On the eve of receiving March’s retail sales numbers, economists are expecting encouraging numbers. Vaccination efforts, improving weather and stimulus checks are all expected to drive massive, sustained buying, CNBC reports.

March’s retail sales statistics will be available Thursday morning. A 6% rise is expected by Dow Jones economists, but some estimates range upwards of 10%.

“We expect the March retail sales report to be outstanding with headline and core retail sales both surging more than 11% [monthly,]” wrote Bank of America economists. “Stimulus, reopening, and better weather served as a potent cocktail for consumer spending.”

High numbers would be a welcome sight after February’s 3% contraction. “It’s reopening. It’s stimulus money. It’s weather payback, all conflating to be a gangbuster number,” said Mark Zandi, chief economist for Moody’s Analytics.

Zandi estimated growth higher than 10%. "I think we’re going to see very strong numbers going forward. We’re off and running," he said.

Prices are expected to increase in the United States as its economy reopens thanks to Covid-19 vaccines, but whether they continue to rise remains to be seen Prices are expected to increase in the United States as its economy reopens thanks to Covid-19 vaccines, but whether they continue to rise remains to be seen Photo: GETTY IMAGES NORTH AMERICA / JUSTIN SULLIVAN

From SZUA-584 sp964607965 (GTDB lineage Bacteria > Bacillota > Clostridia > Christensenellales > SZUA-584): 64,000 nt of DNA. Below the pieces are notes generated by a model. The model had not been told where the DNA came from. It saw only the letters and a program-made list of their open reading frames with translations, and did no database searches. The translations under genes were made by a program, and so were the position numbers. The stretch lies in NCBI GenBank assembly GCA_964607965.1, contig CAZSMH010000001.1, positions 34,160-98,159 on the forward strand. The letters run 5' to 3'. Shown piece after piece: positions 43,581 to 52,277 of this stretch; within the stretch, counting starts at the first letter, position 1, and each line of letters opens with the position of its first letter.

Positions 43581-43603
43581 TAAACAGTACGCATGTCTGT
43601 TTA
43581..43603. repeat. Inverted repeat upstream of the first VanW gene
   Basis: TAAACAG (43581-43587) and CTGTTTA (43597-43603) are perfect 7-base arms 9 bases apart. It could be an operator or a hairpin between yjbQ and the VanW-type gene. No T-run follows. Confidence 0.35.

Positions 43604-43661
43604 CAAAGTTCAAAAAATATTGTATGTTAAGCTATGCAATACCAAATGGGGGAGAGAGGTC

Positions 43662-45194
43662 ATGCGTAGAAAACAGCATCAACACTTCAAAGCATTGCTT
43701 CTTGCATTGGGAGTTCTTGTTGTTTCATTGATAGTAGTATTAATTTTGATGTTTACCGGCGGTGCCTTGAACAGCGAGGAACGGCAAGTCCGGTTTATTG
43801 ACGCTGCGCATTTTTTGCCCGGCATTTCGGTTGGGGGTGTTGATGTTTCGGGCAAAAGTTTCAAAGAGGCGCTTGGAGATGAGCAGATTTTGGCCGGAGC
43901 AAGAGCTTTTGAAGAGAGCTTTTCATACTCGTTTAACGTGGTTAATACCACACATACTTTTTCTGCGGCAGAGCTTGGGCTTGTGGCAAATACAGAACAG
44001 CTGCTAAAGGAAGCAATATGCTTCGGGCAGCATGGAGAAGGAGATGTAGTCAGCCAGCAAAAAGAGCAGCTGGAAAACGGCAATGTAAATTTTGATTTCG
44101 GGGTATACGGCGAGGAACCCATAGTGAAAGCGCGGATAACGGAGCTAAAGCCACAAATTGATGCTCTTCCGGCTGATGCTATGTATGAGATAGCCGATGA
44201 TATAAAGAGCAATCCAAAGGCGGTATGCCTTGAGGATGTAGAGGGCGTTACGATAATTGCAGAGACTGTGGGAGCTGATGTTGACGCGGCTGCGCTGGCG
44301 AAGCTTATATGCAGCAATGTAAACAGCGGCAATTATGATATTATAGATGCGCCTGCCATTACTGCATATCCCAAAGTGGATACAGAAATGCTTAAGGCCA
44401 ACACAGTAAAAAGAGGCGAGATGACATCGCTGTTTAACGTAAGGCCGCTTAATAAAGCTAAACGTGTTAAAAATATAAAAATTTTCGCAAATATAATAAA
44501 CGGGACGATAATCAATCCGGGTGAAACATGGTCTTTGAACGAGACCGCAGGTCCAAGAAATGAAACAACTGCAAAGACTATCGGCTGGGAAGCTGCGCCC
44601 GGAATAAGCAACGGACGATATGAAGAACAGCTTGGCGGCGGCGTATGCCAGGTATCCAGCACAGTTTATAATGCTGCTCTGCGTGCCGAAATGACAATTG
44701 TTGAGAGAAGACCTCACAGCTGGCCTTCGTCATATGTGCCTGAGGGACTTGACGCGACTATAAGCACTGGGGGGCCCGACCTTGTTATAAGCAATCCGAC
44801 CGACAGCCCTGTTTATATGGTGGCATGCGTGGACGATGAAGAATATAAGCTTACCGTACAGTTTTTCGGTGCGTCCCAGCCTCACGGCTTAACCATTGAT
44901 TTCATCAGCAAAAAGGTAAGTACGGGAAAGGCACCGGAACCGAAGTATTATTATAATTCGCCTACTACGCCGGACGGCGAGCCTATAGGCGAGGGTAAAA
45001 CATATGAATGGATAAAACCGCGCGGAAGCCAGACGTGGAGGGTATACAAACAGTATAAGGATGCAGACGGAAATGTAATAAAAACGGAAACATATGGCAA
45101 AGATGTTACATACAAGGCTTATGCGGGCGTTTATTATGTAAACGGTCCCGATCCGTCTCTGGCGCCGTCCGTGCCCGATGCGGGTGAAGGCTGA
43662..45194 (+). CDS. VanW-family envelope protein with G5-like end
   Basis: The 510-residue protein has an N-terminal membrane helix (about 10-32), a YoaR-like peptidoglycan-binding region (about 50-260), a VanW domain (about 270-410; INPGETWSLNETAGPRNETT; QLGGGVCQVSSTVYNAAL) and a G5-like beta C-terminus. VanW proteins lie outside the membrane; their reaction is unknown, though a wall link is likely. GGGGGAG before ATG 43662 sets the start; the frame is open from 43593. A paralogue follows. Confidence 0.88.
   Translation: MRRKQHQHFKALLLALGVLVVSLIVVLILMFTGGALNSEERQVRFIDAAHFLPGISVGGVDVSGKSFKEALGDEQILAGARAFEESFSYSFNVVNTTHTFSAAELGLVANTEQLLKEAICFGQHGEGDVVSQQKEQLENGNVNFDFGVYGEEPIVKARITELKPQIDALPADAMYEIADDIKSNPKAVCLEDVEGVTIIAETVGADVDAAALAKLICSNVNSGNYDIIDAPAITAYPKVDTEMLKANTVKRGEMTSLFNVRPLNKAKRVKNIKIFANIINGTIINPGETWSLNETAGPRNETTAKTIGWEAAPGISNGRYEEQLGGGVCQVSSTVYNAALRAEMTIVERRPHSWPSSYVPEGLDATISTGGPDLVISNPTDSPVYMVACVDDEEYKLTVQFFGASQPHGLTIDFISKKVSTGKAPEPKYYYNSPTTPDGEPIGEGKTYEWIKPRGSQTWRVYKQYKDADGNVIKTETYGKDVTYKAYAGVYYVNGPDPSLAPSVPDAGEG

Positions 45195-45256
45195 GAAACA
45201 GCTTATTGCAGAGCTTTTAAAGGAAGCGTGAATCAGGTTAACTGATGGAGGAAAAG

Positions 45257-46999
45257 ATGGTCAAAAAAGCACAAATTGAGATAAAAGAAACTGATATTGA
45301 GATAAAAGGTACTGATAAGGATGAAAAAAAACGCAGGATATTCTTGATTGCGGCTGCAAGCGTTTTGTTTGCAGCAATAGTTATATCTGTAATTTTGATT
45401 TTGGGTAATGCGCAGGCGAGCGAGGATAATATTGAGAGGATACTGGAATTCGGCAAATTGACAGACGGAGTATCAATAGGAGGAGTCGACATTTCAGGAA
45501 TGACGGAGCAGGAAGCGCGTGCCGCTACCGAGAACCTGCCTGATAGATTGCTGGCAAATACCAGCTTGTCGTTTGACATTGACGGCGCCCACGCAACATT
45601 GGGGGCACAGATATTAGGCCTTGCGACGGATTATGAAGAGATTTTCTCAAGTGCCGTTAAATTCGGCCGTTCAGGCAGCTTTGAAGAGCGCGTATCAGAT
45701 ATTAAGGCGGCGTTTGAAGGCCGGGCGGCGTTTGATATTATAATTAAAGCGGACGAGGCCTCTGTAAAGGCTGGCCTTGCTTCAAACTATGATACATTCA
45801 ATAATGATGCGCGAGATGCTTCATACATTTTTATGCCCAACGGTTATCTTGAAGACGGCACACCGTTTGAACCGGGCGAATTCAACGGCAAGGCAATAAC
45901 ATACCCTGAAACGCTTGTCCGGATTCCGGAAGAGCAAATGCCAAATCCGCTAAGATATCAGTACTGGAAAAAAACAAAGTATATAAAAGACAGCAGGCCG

There are some reasons to temper expectations. Bankrate polling of how stimulus money is being spent indicates most of it is going to bills, debts and essential spending. Non-essential retail buying comes in far behind.

Even the less optimistic polls agree that the U.S. is in a strong position coming out of the pandemic. The optimistic end of the spectrum is very optimistic: Early analysis from the NPD Group indicates almost half the population plans to buy clothing in the next two to three months.

"The double-digit dollar gains seen over the past four weeks compared to pre-pandemic levels in 2019 reflect the strength and fortitude of the U.S. consumer and the continuation of their 'here-and-now' focus on spending," said NPD Chief Retail Advisor Marshal Cohen. "The stimulus is indeed stimulating consumer spending and bringing their emerging wants and needs to the surface as they begin to reengage in more in-person activities – indicators retail needs to pay attention to as it readies for the coming months."